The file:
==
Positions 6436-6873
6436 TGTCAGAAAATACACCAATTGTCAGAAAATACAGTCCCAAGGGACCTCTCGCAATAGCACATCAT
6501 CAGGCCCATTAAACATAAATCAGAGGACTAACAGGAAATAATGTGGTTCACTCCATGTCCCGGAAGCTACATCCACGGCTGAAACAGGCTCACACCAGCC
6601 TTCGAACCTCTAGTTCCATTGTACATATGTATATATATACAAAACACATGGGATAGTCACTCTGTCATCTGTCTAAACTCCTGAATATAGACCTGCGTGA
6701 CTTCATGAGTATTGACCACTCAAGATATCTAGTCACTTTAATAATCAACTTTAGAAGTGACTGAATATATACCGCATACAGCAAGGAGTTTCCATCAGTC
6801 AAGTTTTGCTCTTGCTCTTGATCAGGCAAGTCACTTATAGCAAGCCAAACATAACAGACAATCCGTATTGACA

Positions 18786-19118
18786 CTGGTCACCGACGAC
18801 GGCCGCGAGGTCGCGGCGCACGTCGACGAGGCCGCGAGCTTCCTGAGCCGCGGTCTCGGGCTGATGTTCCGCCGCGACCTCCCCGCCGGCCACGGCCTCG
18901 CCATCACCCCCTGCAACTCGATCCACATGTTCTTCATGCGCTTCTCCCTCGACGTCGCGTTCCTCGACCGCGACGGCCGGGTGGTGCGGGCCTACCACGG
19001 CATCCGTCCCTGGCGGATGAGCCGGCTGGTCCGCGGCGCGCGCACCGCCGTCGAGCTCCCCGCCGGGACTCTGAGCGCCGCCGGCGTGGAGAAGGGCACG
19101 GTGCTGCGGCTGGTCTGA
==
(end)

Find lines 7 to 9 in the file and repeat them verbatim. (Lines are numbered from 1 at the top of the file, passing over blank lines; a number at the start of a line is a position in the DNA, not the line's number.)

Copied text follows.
Positions 18786-19118
18786 CTGGTCACCGACGAC
18801 GGCCGCGAGGTCGCGGCGCACGTCGACGAGGCCGCGAGCTTCCTGAGCCGCGGTCTCGGGCTGATGTTCCGCCGCGACCTCCCCGCCGGCCACGGCCTCG